LPGA Hall of Famer Annika Sorenstam has been there and done it all during a stellar career highlighted by 10 major titles, and yet even she can't relate to the extraordinary youth wave now dominating the top of the world rankings.
Rolex Rankings world number one Lydia Ko, aged just 19, second-ranked Ariya Jutanugarn, at 21, fourth-ranked In Gee Chun, 22, and world number six Lexi Thompson, 22, have already won six major crowns between them and are more than likely set to add several more over the next decade.
Add to that quartet fifth-ranked Ha Na Jang, who at 24 won her fourth LPGA title with an electric finish to the ISPS Handa Women's Australian Open on Sunday, and ninth-ranked Brooke Henderson, 19, who landed her maiden grand slam at last year's Women's PGA Championship, and the women's game is certainly in outstanding and very youthful hands for the foreseeable future.
For Sorenstam, who won her first major aged 24 at the 1995 U.S. Women's Open, the dominance of youth so early on at the highest echelons of the LPGA Tour represents a significant sea change.
"I certainly can't relate to what they are doing so successfully because I took another route to the top," said a smiling Sorenstam. "I played in the national teams in Sweden and then I went to college for a few years and then I didn't win a major my first year (as a professional).
"And I didn't join the tour until the age of 23 so it is certainly a little different now. Some of the young ladies are taking a very different route. They are skipping college and I guess they feel like they're very mature and ready to play on the big circuit at an early age. It’s very, very impressive."
Sorenstam, who ended her LPGA career after the 2008 season with 72 tournament wins to her name, readily accepts that players such as Ko, Jutanugarn and Henderson are the exception and by no means the norm.
"Most certainly not all emerging players are mature at that young age but these are special, special young ladies -- and not just because of their golf talent but also because of their people talent," said Sorenstam.
"You listen in to Lydia at a press conference and if you close your eyes, her answers sound like those of a 25-year-old, not a 19-year-old. I also love the very mature way she interacts with sponsors.
"What I love about Lydia, Brooke Henderson and some of the others is they still have that youth side to them because they can express themselves through social media and all of that, so it's finding that right balance. I applaud them for doing it right.
"They are handling themselves so well, not just by hitting great iron shots and making putts but when they are in front of the camera, in front of sponsors and so on. It really is very impressive and that has been a big change over the last 10 years for sure."
YOUTH INITIATIVES PAVED THE WAY
Sorenstam, whose ANNIKA Foundation impacts more than 450 girls each year through junior golf days, an intercollegiate tournament and five international events for top-tier players, believes the burgeoning success of youth initiatives has paved the way for players such as Ko and Henderson to flourish.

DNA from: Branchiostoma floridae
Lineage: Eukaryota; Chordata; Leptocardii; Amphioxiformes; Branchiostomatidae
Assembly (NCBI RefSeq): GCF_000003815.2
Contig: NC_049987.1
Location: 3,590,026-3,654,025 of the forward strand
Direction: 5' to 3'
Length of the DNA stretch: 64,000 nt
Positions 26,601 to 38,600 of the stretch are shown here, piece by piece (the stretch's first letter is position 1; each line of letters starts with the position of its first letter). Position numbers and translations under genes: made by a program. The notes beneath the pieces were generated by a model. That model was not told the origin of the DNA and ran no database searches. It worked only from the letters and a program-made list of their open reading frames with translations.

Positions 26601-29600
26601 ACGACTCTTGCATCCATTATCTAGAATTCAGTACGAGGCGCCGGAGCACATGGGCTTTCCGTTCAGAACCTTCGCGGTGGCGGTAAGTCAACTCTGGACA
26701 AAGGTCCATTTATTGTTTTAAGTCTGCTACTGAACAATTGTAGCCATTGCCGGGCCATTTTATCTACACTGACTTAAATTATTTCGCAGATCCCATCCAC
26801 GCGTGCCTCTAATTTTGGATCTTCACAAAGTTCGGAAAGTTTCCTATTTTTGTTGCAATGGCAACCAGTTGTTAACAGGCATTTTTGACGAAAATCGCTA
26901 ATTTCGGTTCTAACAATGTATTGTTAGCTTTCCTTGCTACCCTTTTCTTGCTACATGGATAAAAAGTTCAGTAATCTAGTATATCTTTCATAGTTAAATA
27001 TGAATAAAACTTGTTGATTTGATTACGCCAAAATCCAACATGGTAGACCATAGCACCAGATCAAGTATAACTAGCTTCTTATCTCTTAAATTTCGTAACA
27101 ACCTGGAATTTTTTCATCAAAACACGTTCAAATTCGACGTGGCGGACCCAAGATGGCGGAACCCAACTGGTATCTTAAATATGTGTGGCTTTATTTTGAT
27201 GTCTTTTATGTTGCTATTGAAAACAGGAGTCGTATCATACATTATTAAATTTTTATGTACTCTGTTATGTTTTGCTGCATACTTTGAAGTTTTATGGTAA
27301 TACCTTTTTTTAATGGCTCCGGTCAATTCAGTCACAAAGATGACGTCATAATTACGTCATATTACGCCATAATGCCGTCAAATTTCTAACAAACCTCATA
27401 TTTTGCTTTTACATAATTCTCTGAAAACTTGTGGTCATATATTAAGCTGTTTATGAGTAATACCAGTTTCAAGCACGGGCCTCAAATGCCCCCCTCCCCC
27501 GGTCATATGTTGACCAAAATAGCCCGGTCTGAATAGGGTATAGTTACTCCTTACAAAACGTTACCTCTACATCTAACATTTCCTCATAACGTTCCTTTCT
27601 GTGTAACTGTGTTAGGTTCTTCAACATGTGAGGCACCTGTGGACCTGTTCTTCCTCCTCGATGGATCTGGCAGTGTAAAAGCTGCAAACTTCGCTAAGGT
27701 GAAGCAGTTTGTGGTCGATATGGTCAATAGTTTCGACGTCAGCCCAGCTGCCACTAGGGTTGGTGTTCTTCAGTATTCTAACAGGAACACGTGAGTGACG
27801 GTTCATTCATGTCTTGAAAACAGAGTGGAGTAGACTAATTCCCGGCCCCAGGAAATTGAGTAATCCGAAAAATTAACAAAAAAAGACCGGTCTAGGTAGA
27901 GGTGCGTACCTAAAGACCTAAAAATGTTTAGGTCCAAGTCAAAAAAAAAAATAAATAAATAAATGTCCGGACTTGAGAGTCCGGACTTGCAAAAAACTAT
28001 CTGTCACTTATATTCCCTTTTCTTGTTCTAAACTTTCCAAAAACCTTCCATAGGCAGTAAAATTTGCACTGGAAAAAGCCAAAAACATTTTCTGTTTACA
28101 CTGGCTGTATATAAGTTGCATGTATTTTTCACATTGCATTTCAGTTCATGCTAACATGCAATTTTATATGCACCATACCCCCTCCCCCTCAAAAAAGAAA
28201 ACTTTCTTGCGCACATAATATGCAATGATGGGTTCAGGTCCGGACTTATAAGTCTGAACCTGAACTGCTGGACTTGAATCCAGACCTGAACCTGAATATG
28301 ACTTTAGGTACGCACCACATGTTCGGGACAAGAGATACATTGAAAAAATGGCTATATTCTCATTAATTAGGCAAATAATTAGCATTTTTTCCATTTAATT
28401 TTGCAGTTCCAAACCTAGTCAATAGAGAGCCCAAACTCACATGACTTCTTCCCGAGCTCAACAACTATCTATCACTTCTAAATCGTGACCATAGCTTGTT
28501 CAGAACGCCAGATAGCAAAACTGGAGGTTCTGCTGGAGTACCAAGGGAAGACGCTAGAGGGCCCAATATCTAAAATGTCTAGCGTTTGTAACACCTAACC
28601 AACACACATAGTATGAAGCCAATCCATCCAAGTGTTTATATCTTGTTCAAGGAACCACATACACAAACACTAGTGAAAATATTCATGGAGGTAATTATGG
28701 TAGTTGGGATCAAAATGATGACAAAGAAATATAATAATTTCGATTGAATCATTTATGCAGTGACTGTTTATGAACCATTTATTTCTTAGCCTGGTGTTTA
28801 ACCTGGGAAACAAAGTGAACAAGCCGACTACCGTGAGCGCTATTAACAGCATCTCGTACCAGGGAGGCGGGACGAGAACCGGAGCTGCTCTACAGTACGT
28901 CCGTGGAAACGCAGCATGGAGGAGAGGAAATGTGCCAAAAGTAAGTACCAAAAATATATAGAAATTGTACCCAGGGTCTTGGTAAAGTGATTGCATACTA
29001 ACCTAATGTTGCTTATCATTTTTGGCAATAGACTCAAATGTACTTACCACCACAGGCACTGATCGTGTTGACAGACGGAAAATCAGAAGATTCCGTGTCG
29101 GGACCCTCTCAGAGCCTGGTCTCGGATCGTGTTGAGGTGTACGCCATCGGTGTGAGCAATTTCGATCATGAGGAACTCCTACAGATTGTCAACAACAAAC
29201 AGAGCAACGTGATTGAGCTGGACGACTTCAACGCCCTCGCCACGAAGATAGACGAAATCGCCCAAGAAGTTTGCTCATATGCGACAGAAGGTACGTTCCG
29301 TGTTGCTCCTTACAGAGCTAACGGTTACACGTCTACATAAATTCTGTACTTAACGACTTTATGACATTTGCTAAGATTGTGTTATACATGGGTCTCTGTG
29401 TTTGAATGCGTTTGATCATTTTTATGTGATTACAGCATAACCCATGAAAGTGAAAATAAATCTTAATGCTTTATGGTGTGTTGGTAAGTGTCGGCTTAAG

"With all these junior initiatives that have been put in place, we are now really seeing the results," said Sorenstam, who is also a spokeswoman for the LPGA-USGA Girls Golf program's initiatives.
"You plant the seed, and then you get the tree and finally the fruit. It just shows how important it is to start girls playing golf at an early age to really educate them, whether it's the technique or the etiquette of the game or just how to handle themselves in an official position.
"It's not as easy as they (players like Ko and Jutanugarn) make you think because you can have just one good round or good tournament but what I am seeing is consistent good play from all of them and therefore they are the best in the world."
For Sorenstam, whose ANNIKA Invitational was held for the ninth year in a row at Reunion Resort outside Orlando earlier this month, a vital component of any junior golfing initiative is to place the focus on much more than just the game itself.
"We always talk about introducing the game to these young girls and you have to make it in a fun way," said Sorenstam. "There are so many other interests or activities for these young girls to do.
"So how do we lure them into the game of golf, how do we plant that seed where it's fun, how do we make it interactive for them and something that they want to try again?"
That formula has certainly been a successful one if you go by recent statistics for the LPGA-USGA Girls Golf initiative, which has grown from a relatively small program of 5,000 girls in 2010 to a large entity serving over 60,000 in 2016.
Founded in 1989, Girls Golf has a target of engaging 100,000 girls with the program by 2020.
“The most important thing for me for girls aged from six up to 13 is to have fun, get to meet some friends and nibble in the game," said Sorenstam. "Obviously we want to continue that.
“Once they have a club in their hand, once they go out once a week or once a month, we want to make sure that they continue to play and sometimes that can be even harder than getting them into the game."